In terms of its content, The Legend of Zelda: Link's Awakening on Nintendo Switch is mostly identical to the original version of the game that was released on the Game Boy in 1993. The game has received a graphical overhaul, a new soundtrack, and some quality of life improvements. However, the story and the locations are mostly the same.
The major addition to The Legend of Zelda: Link's Awakening is a dungeon creator mode that involves Dampé, which has replaced the photograph collecting quest from The Legend of Zelda: Link's Awakening DX. It's possible for the player to create their own Chamber Dungeons using pieces assembled from the dungeons that they have already completed.
The main issue with the Chamber Dungeons is that most of the content involves rooms that the player has already seen, with most of the unique content locked behind amiibos, Nintendo's statue-based answer to DLC content. It's also impossible for the player to share their creations online. It's only possible to save a dungeon to an amiibo and share that with a friend, which is several steps too many for most people.
The Chamber Dungeons feel like a lazy addition to The Legend of Zelda: Link's Awakening. The game is crying out for new content that could help justify its price tag. The lack of an online sharing mode only makes it even more pointless. So why did Nintendo include it?
It feels as if the Chamber Dungeons are a precursor to an upcoming Zelda Maker game, or are at least a test run for the idea. Super Mario Maker and its sequel have led fans to believe that Nintendo might use the same concept with their other franchises. The Legend of Zelda seems like the next logical step. The Chamber Dungeons prove that it's possible to create dungeons by slotting pieces together, which allows room for Nintendo to expand on the maker format in a big way.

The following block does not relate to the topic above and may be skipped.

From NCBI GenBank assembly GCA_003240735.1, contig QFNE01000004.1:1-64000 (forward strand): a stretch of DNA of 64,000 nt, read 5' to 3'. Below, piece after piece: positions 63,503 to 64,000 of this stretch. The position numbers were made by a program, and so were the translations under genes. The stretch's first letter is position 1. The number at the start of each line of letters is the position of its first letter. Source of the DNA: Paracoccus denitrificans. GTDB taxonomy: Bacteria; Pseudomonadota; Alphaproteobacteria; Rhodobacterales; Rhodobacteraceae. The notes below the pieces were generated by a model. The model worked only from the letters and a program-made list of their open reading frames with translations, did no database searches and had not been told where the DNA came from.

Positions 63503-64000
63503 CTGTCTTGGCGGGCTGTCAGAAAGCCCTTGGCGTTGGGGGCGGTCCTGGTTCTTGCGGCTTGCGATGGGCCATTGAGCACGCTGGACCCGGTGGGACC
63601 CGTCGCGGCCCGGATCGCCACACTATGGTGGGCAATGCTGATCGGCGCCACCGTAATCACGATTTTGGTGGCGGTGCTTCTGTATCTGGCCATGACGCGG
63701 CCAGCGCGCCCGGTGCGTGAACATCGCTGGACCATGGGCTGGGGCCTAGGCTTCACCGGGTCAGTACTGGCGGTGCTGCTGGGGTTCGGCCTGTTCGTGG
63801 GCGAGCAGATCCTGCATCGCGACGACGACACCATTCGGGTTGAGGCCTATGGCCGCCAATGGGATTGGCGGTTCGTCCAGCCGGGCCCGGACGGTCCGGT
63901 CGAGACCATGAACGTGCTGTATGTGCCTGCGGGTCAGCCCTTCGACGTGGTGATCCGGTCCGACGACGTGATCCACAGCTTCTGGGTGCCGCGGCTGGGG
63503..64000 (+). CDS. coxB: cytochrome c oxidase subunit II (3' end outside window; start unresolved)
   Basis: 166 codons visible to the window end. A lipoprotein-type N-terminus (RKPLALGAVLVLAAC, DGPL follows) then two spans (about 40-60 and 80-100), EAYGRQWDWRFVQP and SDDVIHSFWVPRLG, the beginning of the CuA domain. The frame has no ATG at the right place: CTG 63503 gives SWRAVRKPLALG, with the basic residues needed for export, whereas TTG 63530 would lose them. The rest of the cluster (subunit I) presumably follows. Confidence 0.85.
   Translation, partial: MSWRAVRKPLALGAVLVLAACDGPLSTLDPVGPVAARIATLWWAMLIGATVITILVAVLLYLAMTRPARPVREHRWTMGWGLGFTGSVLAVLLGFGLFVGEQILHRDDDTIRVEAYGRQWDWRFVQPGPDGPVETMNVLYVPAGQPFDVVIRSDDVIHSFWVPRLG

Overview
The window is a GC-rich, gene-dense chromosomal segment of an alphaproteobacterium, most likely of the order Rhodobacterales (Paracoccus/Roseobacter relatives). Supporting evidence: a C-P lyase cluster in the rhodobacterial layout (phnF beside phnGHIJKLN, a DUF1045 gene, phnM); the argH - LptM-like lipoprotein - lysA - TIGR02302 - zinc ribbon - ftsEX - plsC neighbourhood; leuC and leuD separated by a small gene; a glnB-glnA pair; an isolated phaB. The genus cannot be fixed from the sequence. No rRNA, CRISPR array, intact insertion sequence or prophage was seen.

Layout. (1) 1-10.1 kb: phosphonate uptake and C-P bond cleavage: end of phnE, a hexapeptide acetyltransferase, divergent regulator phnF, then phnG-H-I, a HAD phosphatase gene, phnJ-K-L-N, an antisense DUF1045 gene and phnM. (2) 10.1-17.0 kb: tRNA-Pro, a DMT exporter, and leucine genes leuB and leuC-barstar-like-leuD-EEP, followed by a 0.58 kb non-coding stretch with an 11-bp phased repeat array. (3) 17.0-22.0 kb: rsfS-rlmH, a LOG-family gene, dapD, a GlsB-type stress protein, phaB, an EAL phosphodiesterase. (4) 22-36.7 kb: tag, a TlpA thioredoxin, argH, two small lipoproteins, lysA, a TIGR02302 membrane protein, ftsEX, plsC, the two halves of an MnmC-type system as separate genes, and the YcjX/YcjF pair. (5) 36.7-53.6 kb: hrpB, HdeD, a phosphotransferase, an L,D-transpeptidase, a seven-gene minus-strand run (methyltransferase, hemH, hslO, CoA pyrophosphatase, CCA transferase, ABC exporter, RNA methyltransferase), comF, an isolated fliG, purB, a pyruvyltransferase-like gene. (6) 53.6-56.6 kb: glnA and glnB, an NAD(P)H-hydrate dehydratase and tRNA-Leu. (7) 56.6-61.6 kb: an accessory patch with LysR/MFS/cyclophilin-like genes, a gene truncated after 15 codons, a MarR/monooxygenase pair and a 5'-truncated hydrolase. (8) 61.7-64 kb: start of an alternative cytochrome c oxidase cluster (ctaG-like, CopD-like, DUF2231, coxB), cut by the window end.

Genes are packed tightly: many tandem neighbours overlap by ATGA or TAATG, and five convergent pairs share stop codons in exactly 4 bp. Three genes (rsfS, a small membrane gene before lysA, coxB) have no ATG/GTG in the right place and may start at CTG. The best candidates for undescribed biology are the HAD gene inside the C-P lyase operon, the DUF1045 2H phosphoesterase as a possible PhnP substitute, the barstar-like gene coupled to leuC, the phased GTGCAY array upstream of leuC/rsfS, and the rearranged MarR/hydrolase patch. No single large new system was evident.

The problem with the Chamber Dungeons is their limited content and the sharing restrictions. The potential for a Zelda Maker game is a lot bigger than The Legend of Zelda: Link's Awakening shows. A theoretical Zelda Maker could include bosses from the history of the series, a wide range of familiar and new items, a selection of playable characters outside of Link, multiplayer dungeons, and all kinds of gimmicks that could keep players tinkering for years. The Legend of Zelda: Link's Awakening does not live up to this potential. It feels like a half-assed addition to the game due to how much it reuses content.
There have been several video games that have included dungeon makers. Even modded versions of The Legend of Zelda games have teased the idea with random dungeon generators. The premise is a great one, but it was implemented poorly in The Legend of Zelda: Link's Awakening.